“Cruising” California By Land

What appeared to be a brief pause in cruising at the onset of the COVID-19 lockdown has turned into a wanderlust nightmare. For three months we’ve had our bags packed with fingers crossed, desperately scanning the news for a sign from the travel gods blessing us with an end to the grueling absence of cruise adventure. With encouraging developments hard to come by, the mandatory face masks have done little to hide the disappointment of the extended shutdown.

I consider the freedom to travel an essential right so while the world waits for a return to high seas navigation, I decided that enough is enough and emerged from the quarantine cocoon with a domestic road trip in California.  Unlike pioneers who made the westward-ho journey by covered wagon, a convenient transcontinental flight from Miami, delivered us to the port of Monterey, CA.

With beaches, fishing, whale watching and all the attributes of a coastal city, this cradle of Californian history offers everything you want minus everything you don’t. Well known for the annual Monterey Jazz Festival and the renowned Pebble Beach Golf Course hugging the coastline, the heralded Monterey Bay Aquarium located on historic Cannery Row, flanked by Fisherman’s Wharf makes the city the perfect embarkation point for a land based cruise substitute.

While the dramatic scenery of Big Sur to the south is a natural target for road warriors, we opted for a northward journey of more off the radar adventure. The initial 45 mile segment of Highway 1 might leave you uninspired but the drive north of Santa Cruz offers the inimitable imagery that is a hallmark of coastal California. Less than two hours into the journey of visual cinema we enter the southern boundary of San Francisco. For every morsel of negative media coverage so widely dispersed these days, the City by the Bay offers main course servings of appealing attractions that shine through the ubiquitous fog. 

With little cable cars climbing halfway to the stars, a brief half day visit reveals touristic kitsch mitigated with celebrated charm compressed into a fluid metropolitan setting. The list of must see and do’s is endless but our mission to seek out spots further north demands that we leave our hearts and cross the iconic Golden Gate Bridge into Marin County.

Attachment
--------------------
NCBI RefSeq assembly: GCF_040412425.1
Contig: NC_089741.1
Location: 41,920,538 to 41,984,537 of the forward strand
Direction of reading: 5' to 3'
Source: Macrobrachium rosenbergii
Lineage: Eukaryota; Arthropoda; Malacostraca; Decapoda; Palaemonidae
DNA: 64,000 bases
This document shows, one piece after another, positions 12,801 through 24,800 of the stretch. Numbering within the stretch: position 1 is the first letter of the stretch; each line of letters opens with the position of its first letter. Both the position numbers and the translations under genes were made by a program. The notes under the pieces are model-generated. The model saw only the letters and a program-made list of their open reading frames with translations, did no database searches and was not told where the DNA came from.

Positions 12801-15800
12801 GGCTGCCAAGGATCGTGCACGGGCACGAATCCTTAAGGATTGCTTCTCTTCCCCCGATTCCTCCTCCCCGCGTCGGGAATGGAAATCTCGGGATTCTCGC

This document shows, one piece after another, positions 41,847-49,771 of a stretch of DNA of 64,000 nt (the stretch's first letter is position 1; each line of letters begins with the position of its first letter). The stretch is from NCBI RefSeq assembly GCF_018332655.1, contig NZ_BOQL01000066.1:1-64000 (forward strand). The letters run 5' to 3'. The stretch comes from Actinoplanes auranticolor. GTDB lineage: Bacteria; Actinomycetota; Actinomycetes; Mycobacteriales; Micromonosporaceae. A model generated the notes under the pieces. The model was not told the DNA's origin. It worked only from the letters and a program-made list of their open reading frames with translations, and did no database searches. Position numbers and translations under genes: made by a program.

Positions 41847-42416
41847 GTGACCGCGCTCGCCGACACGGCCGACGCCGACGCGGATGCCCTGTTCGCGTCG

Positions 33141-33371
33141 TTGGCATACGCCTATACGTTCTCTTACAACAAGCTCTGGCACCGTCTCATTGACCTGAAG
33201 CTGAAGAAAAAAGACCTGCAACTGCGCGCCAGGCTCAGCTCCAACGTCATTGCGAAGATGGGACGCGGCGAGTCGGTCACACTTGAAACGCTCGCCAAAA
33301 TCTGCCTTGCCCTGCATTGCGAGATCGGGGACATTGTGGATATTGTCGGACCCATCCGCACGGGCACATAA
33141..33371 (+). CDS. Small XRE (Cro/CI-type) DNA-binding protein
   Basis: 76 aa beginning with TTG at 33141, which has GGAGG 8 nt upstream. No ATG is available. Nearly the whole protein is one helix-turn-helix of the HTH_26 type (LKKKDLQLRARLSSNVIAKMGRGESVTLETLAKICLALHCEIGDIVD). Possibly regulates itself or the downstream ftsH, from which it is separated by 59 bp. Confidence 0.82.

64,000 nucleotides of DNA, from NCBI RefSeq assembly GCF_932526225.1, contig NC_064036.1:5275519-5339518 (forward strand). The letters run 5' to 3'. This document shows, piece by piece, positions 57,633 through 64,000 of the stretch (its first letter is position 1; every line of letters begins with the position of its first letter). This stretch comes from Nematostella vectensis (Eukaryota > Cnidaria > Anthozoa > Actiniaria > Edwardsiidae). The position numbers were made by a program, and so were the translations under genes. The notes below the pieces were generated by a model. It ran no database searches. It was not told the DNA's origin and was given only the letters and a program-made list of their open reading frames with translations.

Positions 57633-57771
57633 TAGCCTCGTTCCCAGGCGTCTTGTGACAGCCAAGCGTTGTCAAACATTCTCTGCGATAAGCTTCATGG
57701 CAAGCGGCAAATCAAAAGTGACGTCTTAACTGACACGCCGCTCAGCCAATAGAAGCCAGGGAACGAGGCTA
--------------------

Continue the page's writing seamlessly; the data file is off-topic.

While disappointed to discover that Muir Woods National Monument was temporarily closed due to pandemic regulations, the spectacular views and trails overlooking Muir Beach soothed the letdown of planned hiking through the gigantic redwoods that reside in the park.

An overnight stay at the quaint Pelican Inn is the perfect anecdote to city bustle. Nestled in a forested ravine, the seclusion facilitates California dreamin’ and ticks every box of hospitality excellence. A welcome departure from large scale resorts, the property unsuspectedly captures the spirit of a West Country England inn with whitewashed Tudor architecture adorned in ivy, old world furnishings and an authentic pub. The colorful character of each of the 7 cozy rooms is replete with canopied beds and traditional Oriental carpets and characteristic artwork.

Pelican Inn

Pelican Inn | Photo: Steve Leland

Successfully bucking the new age trend of California cuisine, the inn’s restaurant serves up English tradition with delicious pub fare, carefully crafted full scale dinners and craft ales and beers. The property is very popular as a romantic getaway and easily pulls double duty as an invigorating retreat to reconnect with nature as the magic of Muir Beach is just steps away.

Properties such as this embrace the area’s local character, sheltered from the fast paced metro area to the south.  

Fueled by a hearty breakfast, we embark our surrogate cruise ship, the S.S. Subaru Outback, that effortlessly navigates northward along the rugged coastline, dominated by the mist of the churning sea crashing into spectacular cliffs. The crescent shaped surfing mecca of Stinson Beach provides opportunities to feed social media photo quotas and going slightly off piste, a visit to the village of Bolinas deploys a mind blowing return to the Californian free spirit nostalgia of the 60’s.